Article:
This work was performed at Texas A&M University as a collaborative work within the Department of Small Animal Clinical Sciences, Department of Veterinary Physiology & Pharmacology (both part of the College of Veterinary Medicine), and the Center for Environmental, and Genetic Medicine in the Texas A&M Health Science Center.
Effect of Tolfenamic Acid on Canine Cancer Cell Proliferation, Specificity Protein (Sp) Transcription Factors, and Sp-Regulated Proteins in Canine Osteosarcoma, Mammary Carcinoma, and Melanoma Cells
Article first published online: 27 APR 2012
Copyright © 2012 by the American College of Veterinary Internal Medicine
Journal of Veterinary Internal Medicine
Volume 26, Issue 4, pages 977–986, July-August 2012
How to Cite
Wilson, H., Chadalapaka, G., Jutooru, I., Sheppard, S., Pfent, C. and Safe, S. (2012), Effect of Tolfenamic Acid on Canine Cancer Cell Proliferation, Specificity Protein (Sp) Transcription Factors, and Sp-Regulated Proteins in Canine Osteosarcoma, Mammary Carcinoma, and Melanoma Cells. Journal of Veterinary Internal Medicine, 26: 977–986. doi: 10.1111/j.1939-1676.2012.00931.x
Data from this project were presented at the 30th annual Veterinary Cancer Society Meeting, October 31, 2010 in San Diego, California
- Issue published online: 13 JUL 2012
- Article first published online: 27 APR 2012
- Manuscript Accepted: 10 MAR 2012
- Manuscript Revised: 2 FEB 2012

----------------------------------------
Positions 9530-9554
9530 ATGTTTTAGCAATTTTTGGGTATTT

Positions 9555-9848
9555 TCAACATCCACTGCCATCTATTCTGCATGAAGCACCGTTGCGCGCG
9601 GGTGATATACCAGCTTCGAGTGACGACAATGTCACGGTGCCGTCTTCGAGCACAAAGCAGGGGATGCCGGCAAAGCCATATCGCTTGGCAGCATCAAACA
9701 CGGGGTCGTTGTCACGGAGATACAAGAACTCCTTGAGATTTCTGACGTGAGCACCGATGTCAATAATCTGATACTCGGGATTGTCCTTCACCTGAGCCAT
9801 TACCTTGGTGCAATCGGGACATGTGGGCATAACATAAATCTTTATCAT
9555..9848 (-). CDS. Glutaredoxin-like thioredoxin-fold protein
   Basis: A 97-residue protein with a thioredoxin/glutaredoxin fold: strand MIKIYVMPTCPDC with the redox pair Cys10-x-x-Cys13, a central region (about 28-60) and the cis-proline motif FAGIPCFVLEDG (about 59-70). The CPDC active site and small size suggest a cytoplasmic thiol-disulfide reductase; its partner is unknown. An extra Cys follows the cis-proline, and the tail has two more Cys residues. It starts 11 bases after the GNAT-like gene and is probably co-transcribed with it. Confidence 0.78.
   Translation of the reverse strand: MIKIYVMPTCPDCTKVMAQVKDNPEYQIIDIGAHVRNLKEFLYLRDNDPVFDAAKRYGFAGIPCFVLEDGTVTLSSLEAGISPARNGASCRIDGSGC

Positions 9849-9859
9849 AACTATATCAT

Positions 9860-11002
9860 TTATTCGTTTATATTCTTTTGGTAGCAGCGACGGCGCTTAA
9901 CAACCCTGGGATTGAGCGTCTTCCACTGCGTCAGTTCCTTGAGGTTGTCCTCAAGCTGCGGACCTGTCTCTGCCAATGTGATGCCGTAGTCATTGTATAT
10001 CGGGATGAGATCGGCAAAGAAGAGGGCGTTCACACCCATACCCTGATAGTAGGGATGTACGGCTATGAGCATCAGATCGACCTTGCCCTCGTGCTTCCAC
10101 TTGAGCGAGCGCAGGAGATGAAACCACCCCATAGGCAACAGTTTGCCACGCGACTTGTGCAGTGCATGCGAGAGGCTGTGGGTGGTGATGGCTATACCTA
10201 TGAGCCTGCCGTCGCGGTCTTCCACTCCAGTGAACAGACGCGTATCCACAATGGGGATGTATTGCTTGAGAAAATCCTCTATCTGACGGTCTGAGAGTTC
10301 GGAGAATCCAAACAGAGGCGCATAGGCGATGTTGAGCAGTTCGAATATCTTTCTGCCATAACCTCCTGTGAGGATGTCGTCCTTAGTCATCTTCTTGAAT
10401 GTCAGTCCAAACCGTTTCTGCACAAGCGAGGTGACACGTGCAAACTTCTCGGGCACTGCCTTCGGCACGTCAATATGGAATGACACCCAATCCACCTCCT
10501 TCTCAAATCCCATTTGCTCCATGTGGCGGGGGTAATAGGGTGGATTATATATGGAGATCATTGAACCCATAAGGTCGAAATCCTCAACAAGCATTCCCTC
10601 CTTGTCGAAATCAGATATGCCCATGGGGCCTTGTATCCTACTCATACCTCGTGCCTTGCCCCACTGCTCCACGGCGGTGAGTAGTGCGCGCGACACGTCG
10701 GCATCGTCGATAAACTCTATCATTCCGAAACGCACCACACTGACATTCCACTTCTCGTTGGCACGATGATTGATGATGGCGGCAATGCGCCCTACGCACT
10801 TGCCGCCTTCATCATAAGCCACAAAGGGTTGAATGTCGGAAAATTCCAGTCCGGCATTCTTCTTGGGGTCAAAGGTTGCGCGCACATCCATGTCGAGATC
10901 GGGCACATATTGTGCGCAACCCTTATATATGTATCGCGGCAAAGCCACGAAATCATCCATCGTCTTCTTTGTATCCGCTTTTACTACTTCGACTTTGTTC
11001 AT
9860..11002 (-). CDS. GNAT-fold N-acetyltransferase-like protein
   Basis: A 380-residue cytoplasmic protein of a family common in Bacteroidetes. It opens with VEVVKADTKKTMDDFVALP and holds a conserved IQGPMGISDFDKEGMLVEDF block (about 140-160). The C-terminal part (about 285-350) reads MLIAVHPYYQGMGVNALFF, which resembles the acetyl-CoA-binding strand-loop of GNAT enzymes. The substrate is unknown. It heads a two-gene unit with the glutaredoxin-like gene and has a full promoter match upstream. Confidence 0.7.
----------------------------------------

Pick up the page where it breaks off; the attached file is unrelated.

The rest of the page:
- Manuscript Received: 10 DEC 2010
- Mammary carcinoma;
Tolfenamic acid (TA) is an NSAID currently under investigation as an anticancer agent in humans. TA induces proteosome-dependent degradation of transcription factors Sp 1, 3, and 4. These proteins are known to be overexpressed in many human cancers.
To evaluate the protein expression of Sps in canine tissue, and efficacy of TA against several canine tumor cell lines.
Six canine cell lines (2 osteosarcoma, 2 mammary carcinoma, 2 melanoma) were evaluated. Protein levels of Sp 1–4 and their downstream targets were evaluated using Western Blots. Cell survival and TUNEL assays were performed on cell lines, and Sp1 expression was evaluated on histologic samples from archived canine cases.
Six immortalized canine cancer cell lines derived from dogs were used. Archived tissue samples were also used.
Sps were highly expressed in all 6 cell lines and variably expressed in histologic tissues. TA decreased expression of Sps 1–4 in all cell lines. All of the downstream targets of Sps were inhibited in the cell lines. Variable Sp1 expression was identified in all histologic samples examined. TA significantly inhibited cell survival in all cell lines in a dose dependant fashion. The number of cells undergoing apoptosis was significantly increased (P < .05) in all cell lines after exposure to TA in a dose-dependent fashion.
Conclusions, and Clinical Importance
Tolfenamic acid is a potential anticancer NSAID and further investigation is needed to determine its usefulness in a clinical setting.